Stepping out in the sun? Here is how to beat the summer heat | health | Hindustan Times
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Stepping out in the sun? Here is how to beat the summer heat

The temperature in many parts of India has been hovering around 45 degrees Celsius over the past few days. Here are some tips to avoid common heat-related illnesses like diarrhoea.

health Updated: Jun 01, 2017 11:04 IST
heat stroke
Keep yourself hydrated to prevent a heat stroke. (Shutterstock)

Summer temperatures have crossed 45 degrees Celsius in many parts of India, leading to increasing cases of heat cramps, heat stroke, fever and gastrointestinal problems, such as diarrhoea.

“Since Lok Nayak is a tertiary hospital, we get only the serious heat stroke cases. The numbers have gone up significantly over the last month. We get only a fraction of the serious cases, which means there are several thousands of people getting heat exhaustion and fatigue getting treated at neighbourhood clinics,” said Dr Naresh Gupta, professor of medicine, Lok Nayak hospital in central Delhi.

Heat stroke is the most serious form of heat related illnesses and can cause damage to the brain and other organs.

“Older persons and children are at increased risk of heatstroke, heat cramps and exhaustion at temperatures that a healthy person can endure without signs of discomfort or sickness,” said Dr Ajay Aggarwal, director of the department of internal medicine at Fortis Hospital, Noida.

Prolonged exposure to high temperatures and excessive physical exertion can result in a heat stroke, a serious condition in which the body gets overheated and people collapse.

People must pay attention to the signs and symptoms . “Most people think that it’s hot and it is normal to be exhausted and thirsty. They do not think of it as a medical condition and prefer to just stay at home rather than go to a doctor,” said Dr Gupta.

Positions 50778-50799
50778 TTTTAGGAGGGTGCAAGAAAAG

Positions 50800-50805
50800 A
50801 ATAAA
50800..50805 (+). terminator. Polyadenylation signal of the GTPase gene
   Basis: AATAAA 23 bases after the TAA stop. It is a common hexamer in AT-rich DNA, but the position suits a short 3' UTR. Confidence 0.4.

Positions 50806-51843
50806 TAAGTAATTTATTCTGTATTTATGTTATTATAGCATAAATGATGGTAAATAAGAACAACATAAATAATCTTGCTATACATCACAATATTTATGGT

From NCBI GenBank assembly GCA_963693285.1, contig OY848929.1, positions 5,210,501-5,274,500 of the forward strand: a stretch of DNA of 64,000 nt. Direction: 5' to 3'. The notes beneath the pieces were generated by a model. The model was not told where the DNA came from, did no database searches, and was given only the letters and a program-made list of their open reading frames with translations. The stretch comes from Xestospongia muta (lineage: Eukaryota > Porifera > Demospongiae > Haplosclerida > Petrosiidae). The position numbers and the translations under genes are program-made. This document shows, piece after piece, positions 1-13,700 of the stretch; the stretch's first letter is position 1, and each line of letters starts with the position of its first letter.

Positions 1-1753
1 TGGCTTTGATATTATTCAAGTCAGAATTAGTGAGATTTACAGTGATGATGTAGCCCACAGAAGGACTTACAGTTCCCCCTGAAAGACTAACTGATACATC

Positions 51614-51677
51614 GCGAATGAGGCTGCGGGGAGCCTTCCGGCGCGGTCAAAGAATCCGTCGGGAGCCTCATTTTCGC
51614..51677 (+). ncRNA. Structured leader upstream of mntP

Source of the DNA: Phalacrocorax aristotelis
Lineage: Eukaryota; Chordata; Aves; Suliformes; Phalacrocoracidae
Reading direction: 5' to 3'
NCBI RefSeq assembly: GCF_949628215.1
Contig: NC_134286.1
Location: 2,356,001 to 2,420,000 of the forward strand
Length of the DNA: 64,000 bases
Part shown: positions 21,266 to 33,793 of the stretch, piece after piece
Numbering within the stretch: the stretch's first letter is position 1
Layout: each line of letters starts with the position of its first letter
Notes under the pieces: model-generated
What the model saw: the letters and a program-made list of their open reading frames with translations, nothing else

Doctors are also worried about gastro-intestinal infections and food-borne diseases because of the high temperatures.

“Water borne diseases like typhoid and jaundice and even diarrhoea usually go up during the summers because people tend to drink water from vendors outdoor, which may be contaminated. Rains just add to the worry as water coming to the homes may also be contaminated,” said Dr Srikant Sharma, senior consulting physician in Moolchand hospital.

“People must drink only filtered water and carry some with them when they step out. Even if someone does not have a filter, they can just boil the water, cool it and then have it. People must also avoid eating food, especially cut fruits, from street-side vendors as there are high chances of contamination,” said Dr Naresh Gupta, professor of medicine at Lok Nayak hospital.

“The sudden rise in temperature from normal to extremely hot can make a person sick due to exposure to bacteria. Additionally, it can weaken the immune system and make one more prone to germs,” said Dr Aggarwal.

Protect yourself from heat-related illnesses
  • Wear loose-fitting cotton clothes that do not trap heat. Make sure you cover your head when you step out in direct sun.
  • Avoid stepping out in the sun between 12 noon and 4pm, as it is the hottest time of the day.
  • Keep yourself hydrated. Drink a couple of glasses of water before stepping out and remember to drink water every 30 minutes to an hour if you’re outdoors.
  • Carry a bottle of filtered water or boiled water.
  • Do not eat at roadside vendors, especially cut fruits that may be contaminated.
  • Exercising in hot weather puts extra stress on your body. Do not exercise outdoors when the temperature is over 30 degrees Celcius.

Signs you must watch out for

• Lethargy: People must go to the doctor if they have been out in the heat and feel unwell and exhausted afterwards. They must also visit a doctor if they do not feel better despite having water and salt-and-sugar-solution.

•  Sweating: “Sweating is the body’s mechanism of regulating its temperature. When people sweat, water comes out of their bodies and evaporates, thus cooling them down. But, the heat might affect the regulatory mechanism and prevent sweating. This would result in heat accumulating in the body and then causing fever. If a person is not sweating, even when they are out in the heat, it is a good idea to go to a doctor,” said Dr Gupta.

• Dehydration: don’t wait to feel thirsty before drinking water. Your lips, mouth and skin should not feel dry.

• Muscle weakness and cramping are also signs of heat stroke

• Changes in the behaviour such as confusion, disorientation and staggering can also be caused by heat